4

I have a sort of checkpoint file which I wish to modify sometimes by various python programs. I load the file, try to lock it using portalocker, change it, than unlock and close it.

However, portalocker does not work in the simplest case. I created a simple file:

$echo "this is something here" >> test
$python
Python 3.5.2 (default, Jul  5 2016, 12:43:10) 
[GCC 5.4.0 20160609] on linux
Type "help", "copyright", "credits" or "license" for more information.
>>> import portalocker
>>> f = open("test",'w')
>>> portalocker.lock(f, portalocker.LOCK_EX)

Meanwhile I can still open it in another terminal:

$python
Python 3.5.2 (default, Jul  5 2016, 12:43:10) 
[GCC 5.4.0 20160609] on linux
Type "help", "copyright", "credits" or "license" for more information.
>>> fl = open("test",'w')
>>> fl.write("I can still overwrite this\n")
>>> fl.close()

Then I close the first one, and check the file:

>>> portalocker.unlock(f)
>>> f.close()
>>> 
$ cat test
I can still overwrite this

What am I doing wrong?

  • Can't repeat this on Windows with just released 0.6.0 - it fails on first fl.close() though, not on fl.write(). I propose you to open an issue here - github.com/WoLpH/portalocker/issues – anatoly techtonik Sep 5 '16 at 18:04
  • I think you should call portalocker.lock in the second terminal as well. This will then fail, telling you that the files is locked. – Konstantin Schubert Jul 22 '18 at 9:52
4

The problem is that, by default, Linux uses advisory locks. To enable mandatory locking (which you are referring to) the filesytem needs to be mounted with the mand option. The advisory locking system actually has several advantages but can be confusing if you're not expecting it.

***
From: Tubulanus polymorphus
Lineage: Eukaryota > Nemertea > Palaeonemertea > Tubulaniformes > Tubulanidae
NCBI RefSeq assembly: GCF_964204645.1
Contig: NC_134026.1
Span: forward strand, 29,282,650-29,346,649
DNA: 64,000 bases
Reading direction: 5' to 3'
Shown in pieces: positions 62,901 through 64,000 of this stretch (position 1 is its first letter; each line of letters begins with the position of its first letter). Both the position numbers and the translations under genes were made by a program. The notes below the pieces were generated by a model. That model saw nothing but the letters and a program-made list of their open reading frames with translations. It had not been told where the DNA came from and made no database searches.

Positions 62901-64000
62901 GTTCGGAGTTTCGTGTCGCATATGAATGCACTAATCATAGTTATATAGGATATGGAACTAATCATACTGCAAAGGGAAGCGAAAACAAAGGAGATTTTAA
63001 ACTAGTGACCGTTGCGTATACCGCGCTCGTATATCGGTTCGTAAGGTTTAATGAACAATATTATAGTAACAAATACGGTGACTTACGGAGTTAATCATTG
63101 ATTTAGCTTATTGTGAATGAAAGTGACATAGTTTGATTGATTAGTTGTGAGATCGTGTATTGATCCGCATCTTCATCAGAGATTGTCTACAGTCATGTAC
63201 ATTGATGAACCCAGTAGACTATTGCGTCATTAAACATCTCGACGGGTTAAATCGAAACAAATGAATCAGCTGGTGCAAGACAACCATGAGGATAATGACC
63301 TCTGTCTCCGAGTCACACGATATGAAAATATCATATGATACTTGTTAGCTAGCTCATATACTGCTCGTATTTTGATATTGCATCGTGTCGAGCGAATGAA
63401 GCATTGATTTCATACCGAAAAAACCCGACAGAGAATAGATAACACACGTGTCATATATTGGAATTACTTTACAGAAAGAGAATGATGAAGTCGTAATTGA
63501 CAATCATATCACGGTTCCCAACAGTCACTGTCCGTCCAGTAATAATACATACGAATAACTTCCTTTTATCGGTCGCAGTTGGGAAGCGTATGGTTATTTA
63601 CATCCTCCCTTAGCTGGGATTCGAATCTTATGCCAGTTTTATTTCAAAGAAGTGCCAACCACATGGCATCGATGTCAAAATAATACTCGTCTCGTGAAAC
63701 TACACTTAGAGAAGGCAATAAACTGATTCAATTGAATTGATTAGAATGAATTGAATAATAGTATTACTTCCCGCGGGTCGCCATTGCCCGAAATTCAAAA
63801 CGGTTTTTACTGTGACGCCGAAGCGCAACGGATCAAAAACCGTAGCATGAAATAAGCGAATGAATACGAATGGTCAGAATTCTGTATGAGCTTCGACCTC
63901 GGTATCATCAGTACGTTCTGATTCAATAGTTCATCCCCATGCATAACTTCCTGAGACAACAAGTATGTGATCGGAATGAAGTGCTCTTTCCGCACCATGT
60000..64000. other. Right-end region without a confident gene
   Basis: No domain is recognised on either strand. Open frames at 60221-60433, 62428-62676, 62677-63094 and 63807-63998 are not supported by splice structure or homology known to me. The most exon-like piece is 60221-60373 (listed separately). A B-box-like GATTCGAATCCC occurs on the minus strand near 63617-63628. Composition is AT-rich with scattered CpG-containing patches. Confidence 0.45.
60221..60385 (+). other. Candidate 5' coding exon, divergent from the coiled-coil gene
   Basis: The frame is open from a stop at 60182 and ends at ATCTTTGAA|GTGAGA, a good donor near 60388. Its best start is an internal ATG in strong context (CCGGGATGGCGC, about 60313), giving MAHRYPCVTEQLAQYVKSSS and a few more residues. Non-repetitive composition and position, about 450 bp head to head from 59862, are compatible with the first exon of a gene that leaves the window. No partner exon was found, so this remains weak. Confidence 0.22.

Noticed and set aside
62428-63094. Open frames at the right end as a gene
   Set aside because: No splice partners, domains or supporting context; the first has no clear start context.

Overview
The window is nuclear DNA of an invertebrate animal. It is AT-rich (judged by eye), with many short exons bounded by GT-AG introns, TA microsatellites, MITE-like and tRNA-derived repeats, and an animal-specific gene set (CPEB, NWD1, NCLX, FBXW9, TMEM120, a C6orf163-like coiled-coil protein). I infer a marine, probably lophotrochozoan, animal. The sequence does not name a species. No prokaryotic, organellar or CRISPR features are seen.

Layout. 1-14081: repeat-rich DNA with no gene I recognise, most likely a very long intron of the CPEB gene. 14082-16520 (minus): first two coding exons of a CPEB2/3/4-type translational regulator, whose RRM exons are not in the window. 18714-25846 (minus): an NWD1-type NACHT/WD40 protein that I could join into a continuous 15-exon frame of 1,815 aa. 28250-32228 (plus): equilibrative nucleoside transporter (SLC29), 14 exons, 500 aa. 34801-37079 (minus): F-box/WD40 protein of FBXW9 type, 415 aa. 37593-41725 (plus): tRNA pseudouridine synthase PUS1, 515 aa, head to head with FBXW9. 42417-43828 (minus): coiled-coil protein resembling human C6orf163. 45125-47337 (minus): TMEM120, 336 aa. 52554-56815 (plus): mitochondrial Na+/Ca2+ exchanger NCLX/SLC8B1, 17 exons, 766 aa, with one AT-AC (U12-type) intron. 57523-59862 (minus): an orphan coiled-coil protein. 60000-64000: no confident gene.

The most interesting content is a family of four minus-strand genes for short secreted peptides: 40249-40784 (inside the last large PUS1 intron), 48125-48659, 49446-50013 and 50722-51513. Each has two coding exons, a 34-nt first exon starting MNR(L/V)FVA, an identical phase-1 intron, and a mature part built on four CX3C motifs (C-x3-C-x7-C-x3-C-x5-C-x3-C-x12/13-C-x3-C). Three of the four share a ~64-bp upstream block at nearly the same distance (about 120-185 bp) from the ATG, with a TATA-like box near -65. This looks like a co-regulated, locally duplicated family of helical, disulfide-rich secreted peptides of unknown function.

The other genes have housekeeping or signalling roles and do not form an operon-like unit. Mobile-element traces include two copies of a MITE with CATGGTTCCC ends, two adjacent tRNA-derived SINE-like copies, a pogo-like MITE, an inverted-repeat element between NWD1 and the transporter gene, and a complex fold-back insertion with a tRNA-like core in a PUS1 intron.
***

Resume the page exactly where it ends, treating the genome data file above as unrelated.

To make sure your code works properly in both cases I would suggest encapsulating both of the open calls with the locker.

For example, try this in 2 separate Python instances:

import portalocker

with portalocker.Lock('test') as fh:
    fh.write('first instance')
    print('waiting for your input')
    input()

Now from a second instance:

import portalocker

with portalocker.Lock('test') as fh:
    fh.write('second instance')

Ps: I'm the maintainer of the portalocker package

  • Apparently I still don't get the functioning of this package clearly. I put your suggestion into a try/except loop, which seems to be working on the first go. On the other hand, I cannot really get rid of the lock. I tried to call release() method of the lock object I created, but the file I locked remain empty. – Berta Dénes Sep 12 '16 at 14:54
  • The library only handles locking, not reads or writes so if you write to the file it should write as expected. – Wolph Sep 14 '16 at 16:10
  • This example seems out of date, truncate doesn't seem to work (I guess a change in 1.0?), also timeout doesn't seem to have any effect. Using this example I get an exception immediately even though I set the timeout in terminal 2 to 10 – David Parks Jan 13 '17 at 23:19
  • 1
    @DavidParks: you're right, the truncate parameter has been removed in 1.0. As for the timeout, it does function but only when fail_when_locked is set to False. I've just pushed a new release that changes that behaviour, it's a bit clearer that way. – Wolph Jan 14 '17 at 3:12

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